Portland, OR

Many Rain Showers Forecasted for Portland This Weekend

Bryan Dijkhuizen

Showers continue to fall over the area today, thanks to a cool northwesterly breeze. Tonight and Saturday will see a respite in the weather thanks to a transient high-pressure system.

On Sunday, rain resumes, along with wintry conditions in the middle Columbia Gorge and Hood River, as well as snow in the mountains.

Rain is forecast this week, with temperatures returning to normal next week. The Cascades will continue to be blanketed with snow.

Early this morning, satellite and radar data shows lines of scattered showers moving southeast throughout the area. This morning, an upper-level shortwave riding the chilly, northwesterly flow above will assist keep the light showers going.

A region of modest low pressure at the surface will keep the onshore flow going this afternoon before traveling inland and fading. This morning, higher levels of QPF should be concentrated throughout the Oregon Cascades and foothills, with another 1 to 3 inches of snow expected above 1000 feet.

A few early morning flurries (or light rain) may be possible elsewhere, although the lowlands will only see patchy light accumulations. Across most of northwest Oregon and southwest Washington, showers will give way to sunshine this afternoon.

Temperatures will rise from near freezing in the morning to the high 30s and lower 40s in the afternoon. Tonight, upper-level ridging moves into the Pacific Northwest, bringing with it the possibility of some clearing skies.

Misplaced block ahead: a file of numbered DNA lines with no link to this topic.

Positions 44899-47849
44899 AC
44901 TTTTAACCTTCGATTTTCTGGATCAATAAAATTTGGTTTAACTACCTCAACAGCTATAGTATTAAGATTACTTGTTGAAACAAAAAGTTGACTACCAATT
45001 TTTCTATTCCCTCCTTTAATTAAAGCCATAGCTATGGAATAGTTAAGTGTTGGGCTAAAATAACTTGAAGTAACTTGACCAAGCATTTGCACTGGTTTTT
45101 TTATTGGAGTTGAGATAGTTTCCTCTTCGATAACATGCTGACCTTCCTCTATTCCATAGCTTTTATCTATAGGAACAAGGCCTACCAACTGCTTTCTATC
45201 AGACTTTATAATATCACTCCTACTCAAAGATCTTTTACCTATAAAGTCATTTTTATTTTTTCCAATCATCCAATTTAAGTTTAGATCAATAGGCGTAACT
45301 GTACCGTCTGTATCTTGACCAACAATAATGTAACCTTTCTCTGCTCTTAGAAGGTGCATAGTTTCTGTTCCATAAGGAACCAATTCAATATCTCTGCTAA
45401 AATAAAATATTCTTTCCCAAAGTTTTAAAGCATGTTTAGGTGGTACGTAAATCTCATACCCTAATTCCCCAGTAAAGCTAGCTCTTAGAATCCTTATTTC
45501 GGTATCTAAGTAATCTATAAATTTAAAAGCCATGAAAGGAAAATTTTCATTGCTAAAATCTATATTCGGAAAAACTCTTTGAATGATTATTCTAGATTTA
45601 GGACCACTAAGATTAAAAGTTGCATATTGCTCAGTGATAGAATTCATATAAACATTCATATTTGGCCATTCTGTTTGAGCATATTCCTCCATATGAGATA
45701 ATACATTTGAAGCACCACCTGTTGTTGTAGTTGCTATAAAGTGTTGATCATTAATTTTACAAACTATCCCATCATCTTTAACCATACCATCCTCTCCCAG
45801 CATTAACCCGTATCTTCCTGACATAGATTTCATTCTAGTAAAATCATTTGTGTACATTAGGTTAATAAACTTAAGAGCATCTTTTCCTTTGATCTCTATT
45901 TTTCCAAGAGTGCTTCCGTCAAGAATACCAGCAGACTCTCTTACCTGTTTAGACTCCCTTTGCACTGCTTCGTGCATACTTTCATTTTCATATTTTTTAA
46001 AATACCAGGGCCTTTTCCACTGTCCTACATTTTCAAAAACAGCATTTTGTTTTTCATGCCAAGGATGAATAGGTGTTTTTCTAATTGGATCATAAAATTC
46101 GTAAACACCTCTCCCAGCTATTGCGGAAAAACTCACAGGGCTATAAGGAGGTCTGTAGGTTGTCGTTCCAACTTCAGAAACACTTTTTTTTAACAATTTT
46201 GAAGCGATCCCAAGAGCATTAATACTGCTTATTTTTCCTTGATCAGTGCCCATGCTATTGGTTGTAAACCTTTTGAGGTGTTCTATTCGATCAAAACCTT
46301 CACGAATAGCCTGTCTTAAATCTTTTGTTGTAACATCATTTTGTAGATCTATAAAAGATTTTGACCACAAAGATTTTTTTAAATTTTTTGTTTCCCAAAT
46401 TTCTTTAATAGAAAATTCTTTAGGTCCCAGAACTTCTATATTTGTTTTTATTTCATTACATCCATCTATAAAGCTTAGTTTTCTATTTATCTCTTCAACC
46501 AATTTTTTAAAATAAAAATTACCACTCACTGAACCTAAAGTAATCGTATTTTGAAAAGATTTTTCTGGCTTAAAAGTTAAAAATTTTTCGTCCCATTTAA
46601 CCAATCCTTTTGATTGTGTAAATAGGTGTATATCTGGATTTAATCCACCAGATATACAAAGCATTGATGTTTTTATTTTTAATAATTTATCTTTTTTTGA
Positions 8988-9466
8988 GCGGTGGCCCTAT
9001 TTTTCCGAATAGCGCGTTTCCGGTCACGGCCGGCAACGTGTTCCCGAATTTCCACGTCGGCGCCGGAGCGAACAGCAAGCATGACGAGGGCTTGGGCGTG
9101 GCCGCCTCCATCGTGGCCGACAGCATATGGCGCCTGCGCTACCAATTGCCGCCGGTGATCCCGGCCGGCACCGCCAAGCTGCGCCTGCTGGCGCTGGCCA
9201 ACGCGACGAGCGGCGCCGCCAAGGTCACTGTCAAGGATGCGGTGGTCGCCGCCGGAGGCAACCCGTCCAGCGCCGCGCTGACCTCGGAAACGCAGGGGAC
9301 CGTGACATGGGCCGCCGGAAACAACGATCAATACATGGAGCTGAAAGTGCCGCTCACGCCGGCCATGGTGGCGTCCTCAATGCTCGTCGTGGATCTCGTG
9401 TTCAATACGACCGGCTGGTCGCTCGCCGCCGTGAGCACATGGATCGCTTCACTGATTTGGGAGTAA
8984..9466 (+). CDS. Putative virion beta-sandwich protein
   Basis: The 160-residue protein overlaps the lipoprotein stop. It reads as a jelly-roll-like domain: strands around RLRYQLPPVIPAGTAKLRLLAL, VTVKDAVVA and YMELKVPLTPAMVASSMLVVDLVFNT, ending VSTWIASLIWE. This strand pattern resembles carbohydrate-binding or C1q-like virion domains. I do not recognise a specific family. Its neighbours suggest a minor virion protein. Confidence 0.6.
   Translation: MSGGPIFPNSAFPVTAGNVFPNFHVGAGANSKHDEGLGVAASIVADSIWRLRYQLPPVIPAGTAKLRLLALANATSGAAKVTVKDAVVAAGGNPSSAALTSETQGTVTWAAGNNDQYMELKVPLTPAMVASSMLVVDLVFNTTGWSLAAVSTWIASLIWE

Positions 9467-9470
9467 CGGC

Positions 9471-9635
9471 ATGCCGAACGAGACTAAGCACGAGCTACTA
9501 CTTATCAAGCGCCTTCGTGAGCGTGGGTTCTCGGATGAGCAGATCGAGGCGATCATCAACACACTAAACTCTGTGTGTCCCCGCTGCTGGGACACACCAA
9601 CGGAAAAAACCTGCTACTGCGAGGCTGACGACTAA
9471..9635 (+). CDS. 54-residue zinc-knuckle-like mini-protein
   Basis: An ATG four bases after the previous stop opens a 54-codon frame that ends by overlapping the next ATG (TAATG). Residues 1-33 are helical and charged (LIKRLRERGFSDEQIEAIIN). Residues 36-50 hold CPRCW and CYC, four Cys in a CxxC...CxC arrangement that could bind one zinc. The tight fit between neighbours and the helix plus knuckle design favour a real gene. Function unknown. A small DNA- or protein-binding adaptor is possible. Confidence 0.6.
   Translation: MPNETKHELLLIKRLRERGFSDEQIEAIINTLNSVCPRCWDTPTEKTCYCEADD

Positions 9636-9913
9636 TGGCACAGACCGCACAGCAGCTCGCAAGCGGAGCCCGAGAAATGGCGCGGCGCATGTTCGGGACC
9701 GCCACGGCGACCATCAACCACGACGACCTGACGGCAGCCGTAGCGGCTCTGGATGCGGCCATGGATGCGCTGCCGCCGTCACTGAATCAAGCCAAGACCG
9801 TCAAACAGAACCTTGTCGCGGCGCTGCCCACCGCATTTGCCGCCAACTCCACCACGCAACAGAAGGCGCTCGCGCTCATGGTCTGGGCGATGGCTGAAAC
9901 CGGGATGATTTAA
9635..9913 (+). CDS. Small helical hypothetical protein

Expect temperatures to drop overnight into the mid-20s, and potentially into the high teens if skies clear, making for a cold New Year's Eve.

Any remaining wetness on roads or walkways will most certainly freeze, so be careful if you're out and about.

On Saturday, the upper ridge will continue to drift east while a large low-pressure system in the Gulf of Alaska approaches the area. Until Saturday evening, expect fluctuating clouds and dry weather.

Temperatures rise into the mid-30s and lower 40s after a cold morning. Light east to southeast breezes should be maintained due to an offshore pressure gradient.

A warm front will move northeastward on Saturday afternoon and evening, perhaps hitting extreme north Oregon and South Washington coasts.

The dry weather is expected to last until Saturday night. Temperatures will not be as frigid due to the increasing cloud cover, but they may still dip below freezing.

The deep upper-level trough dives into the northeast Pacific on Sunday, reviving the active pattern.

Throughout the day on Sunday, a wet Pacific front will arrive, bringing with it higher snow levels.

Drizzly rain is expected to start on the coast early Sunday morning, with light rain extending inland during the day. With strong south winds predicted, pressure gradients tighten both offshore and along the coast.

Gusts of 50 to 60 mph are expected later in the afternoon on Sunday, with the possibility of rising into the evening, particularly near the central coast.

Most places will see temperatures rise above freezing, with the coast and interior valleys potentially reaching the 40s. The Columbia River Gorge and the Hood River Valley will be the exceptions, with precipitation anticipated to begin as snow on Sunday.

This region will need to be monitored for the chance of several inches of snow or freezing rain.

Heavier precipitation rates are expected to pour ashore ahead of the front Sunday evening, then gradually move southward Sunday night and Monday.

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